The season of….

…mists and mellow fruitfulness is now upon us. The garden and kitchen garden are starting to bed down for winter and we have the prospect of strimming the wildflowers and grasses in both of our orchards. We’ve had to purchase a Husqvarna Brush Cutter for this little exercise, as the grass trimmers we already have were simply not designed for this type of work – in fact, I nearly burnt out one of them trying! The ground needs to be cleared of last season’s growth and doing so also gives us the chance to plant out more wildflowers for next season. I have borage and ragged robin plants (grown from seed) as well as poppy seeds and other wildflowers of mixed varieties to sow. All the wildflowers are important to attract pollinators (we now have 2 beehives). Last Saturday we had a market at the Commemoration Hall in Lorrha, but honey was in short supply. Concern over the declining bee population continues… The grass grows remarkably well (if only the vegetables would grow as quickly!!), and we’ve also had to purchase a Husqvarna lawn mower. This particular model has a self-drive feature, but if you are not careful you can end up doing a sprint behind it! Great piece of kit.

September was a busy month. Firstly, I was saddened to hear of the death of my vocal coach, Professor Desirée Talbot of the South African College of Music, University of Cape Town. She was not only a mentor and friend with a keen sense of humour, but also a leading light in the South African operatic world. Ar dheis Dé go raibh a hanam – may she rest in peace.

My new publisher, Tigh Hattie Press (THP) has released the second edition of One of Our Own – MARTIN O’MEARA VC. This remarkable Irishman came from my local area, went to Australia before the First World War, joined the Australian Imperial Force (AIF) and was awarded the Victoria Cross for his actions in saving the wounded during the fighting around Mouquet Farm in 1916. His life headed towards its close with an ironic twist, considering that he had survived the horrors of the trenches. The book is available through Amazon as an eBook or print-on-demand format. Please check it out. We still have hopes that his VC will visit Lorrha for a single day before it returns home to the West Australian Army Museum in Perth. All of my books thus far will be rendered to the same formats over the coming months.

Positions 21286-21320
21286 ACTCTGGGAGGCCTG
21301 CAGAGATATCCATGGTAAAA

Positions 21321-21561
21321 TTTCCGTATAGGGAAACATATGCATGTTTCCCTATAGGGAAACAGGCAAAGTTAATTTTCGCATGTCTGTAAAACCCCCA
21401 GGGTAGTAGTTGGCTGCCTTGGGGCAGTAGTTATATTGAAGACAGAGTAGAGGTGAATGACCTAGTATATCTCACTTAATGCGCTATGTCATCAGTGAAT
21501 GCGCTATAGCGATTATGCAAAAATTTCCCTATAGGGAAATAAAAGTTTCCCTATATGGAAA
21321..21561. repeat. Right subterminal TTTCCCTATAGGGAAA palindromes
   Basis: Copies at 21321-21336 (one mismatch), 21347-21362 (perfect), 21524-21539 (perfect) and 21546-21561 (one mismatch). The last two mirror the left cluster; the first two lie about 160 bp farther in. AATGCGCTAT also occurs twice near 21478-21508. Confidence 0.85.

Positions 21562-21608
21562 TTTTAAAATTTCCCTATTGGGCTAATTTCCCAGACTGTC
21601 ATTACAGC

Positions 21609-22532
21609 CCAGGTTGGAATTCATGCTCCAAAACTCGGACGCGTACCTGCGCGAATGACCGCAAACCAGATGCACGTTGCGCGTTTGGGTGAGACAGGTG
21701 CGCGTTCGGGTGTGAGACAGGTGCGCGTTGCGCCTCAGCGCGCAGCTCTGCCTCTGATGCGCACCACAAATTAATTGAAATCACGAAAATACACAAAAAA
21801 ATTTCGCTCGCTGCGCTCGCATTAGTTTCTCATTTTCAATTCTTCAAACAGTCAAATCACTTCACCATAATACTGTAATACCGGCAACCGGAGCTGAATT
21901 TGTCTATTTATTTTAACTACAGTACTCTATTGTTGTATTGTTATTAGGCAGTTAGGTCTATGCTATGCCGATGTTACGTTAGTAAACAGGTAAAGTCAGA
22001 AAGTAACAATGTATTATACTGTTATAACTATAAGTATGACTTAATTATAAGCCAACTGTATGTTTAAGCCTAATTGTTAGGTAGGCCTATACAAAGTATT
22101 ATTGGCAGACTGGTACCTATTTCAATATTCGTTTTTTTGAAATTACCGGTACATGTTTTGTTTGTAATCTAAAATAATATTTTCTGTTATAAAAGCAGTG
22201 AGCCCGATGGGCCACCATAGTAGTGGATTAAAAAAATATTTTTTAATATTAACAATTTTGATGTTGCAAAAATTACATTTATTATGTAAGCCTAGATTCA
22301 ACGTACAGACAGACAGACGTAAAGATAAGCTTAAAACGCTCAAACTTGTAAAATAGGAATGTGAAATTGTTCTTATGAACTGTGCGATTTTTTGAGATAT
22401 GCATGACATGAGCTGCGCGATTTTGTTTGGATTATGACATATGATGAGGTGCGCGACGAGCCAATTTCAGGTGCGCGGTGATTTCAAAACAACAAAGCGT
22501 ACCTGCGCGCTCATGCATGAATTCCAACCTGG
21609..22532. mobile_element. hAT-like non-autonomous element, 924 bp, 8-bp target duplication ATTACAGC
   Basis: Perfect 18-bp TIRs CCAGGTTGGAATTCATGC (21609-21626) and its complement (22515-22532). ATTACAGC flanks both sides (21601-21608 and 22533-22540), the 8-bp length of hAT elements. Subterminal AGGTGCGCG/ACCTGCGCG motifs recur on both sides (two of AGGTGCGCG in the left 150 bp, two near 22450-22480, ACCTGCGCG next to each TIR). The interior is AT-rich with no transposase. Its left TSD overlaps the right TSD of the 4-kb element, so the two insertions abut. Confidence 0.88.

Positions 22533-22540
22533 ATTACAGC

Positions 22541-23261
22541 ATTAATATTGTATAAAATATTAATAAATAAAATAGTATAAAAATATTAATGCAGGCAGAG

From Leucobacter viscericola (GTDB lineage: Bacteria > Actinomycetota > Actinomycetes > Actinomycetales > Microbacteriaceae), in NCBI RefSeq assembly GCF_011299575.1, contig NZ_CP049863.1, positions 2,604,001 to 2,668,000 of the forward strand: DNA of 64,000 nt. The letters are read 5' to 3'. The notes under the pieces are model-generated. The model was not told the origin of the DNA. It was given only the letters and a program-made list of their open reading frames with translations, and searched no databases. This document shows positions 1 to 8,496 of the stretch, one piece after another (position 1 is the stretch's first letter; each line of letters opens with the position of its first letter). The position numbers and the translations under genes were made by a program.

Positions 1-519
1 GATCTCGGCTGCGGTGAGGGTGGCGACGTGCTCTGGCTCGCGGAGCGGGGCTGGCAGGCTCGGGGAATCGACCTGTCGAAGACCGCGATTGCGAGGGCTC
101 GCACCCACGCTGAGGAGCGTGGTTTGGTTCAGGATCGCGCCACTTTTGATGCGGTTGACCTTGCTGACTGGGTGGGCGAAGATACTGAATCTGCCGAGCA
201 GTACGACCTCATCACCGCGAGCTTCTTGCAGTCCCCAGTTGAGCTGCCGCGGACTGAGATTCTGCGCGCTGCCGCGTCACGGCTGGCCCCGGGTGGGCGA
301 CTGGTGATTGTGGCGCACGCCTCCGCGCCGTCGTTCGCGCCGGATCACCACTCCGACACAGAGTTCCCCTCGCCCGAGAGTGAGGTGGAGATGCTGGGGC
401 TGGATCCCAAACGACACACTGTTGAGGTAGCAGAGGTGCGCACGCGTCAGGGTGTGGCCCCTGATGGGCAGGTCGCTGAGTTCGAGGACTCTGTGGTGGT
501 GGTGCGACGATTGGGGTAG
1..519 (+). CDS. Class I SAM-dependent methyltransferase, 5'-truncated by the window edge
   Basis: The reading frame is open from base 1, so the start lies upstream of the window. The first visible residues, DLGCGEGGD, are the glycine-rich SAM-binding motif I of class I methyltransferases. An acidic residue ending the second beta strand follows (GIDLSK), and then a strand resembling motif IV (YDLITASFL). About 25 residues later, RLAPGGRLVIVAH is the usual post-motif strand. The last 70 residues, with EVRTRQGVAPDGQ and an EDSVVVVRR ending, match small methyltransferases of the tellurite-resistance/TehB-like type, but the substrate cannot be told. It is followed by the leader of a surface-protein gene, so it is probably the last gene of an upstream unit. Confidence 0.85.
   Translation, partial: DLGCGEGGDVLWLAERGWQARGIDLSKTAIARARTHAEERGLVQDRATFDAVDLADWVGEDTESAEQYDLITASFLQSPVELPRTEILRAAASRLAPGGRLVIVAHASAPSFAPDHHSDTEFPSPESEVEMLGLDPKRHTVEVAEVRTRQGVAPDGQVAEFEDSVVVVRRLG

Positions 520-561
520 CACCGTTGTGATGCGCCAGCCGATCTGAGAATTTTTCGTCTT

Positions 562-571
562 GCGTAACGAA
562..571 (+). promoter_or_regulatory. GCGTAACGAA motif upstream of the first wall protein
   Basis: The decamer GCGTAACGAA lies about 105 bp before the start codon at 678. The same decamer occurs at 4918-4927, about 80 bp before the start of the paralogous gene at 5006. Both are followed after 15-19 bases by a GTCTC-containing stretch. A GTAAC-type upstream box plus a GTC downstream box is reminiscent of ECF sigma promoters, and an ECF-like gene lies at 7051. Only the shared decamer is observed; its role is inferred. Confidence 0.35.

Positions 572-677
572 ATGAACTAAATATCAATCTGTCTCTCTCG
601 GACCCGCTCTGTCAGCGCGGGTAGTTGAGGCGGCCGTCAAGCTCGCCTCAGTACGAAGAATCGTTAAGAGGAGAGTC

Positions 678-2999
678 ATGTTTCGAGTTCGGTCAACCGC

I have also finished writing my recollections of a career as a schoolteacher, which is now in the proofing stage. I was given several mementos from my class at the end of the year in which I retired. One in particular has a very special place in my affections. It is a keyring, cut from wood, in the shape of an apple. The simple inscription on it reads Mr F, Thank you for helping me grow. What more can you say? So the provisional title of the book is Did I Make A Difference?

Not that we do much travelling – there is more than enough going on at home to keep us busy – but the car was due a service. Our nearest SEAT dealer is located in Tipperary Town, which is an hour and a half’s drive from us, each way. Still, it was a bright sunny day and all went well. On the way home we detoured to a place called Soloheadbeg, which is just a bend in a country lane, near a quarry. On 21st January 1919, two officers of the Royal Irish Constabulary, in the company of two council workers, were escorting a shipment of gelignite destined for the quarry. They were ambushed by a group of Irish Volunteers (Irish Republican Army), the two RIC men were killed and their firearms and the gelignite stolen. This event is regarded as the start of the Irish War of Independence. The spot is quite unremarkable, given its significance in Irish history.

Another sadness this month was the disappearance of Oscar, the cat from next door. He was a farm moggie who had a traumatic kittenhood. Anyway, he adopted us quite early on – probably because we made a fuss of him and – more importantly – fed him. Next door was fine with this arrangement. Anyway, he just vanished. This winter we shall miss his muddy paws on the glass of the garden door as he does his early morning stretching exercises.

And that was September, that was. I hope you are keeping safe and well, as we all do our bit to get the better of the COVID-19 threat.

One thought on “The season of….

  1. Fantastic to hear updated news and as always so very well written and readable. Love to hear about your garden – my word how busy you both have been. Sad that the moggie has disappeared – that’s weird! As you so rightly say, with all this going on in your lives, there’s not such an impact from Covid – so much better to be kept busy and productive. Lotsalove, the two down in the southeast x

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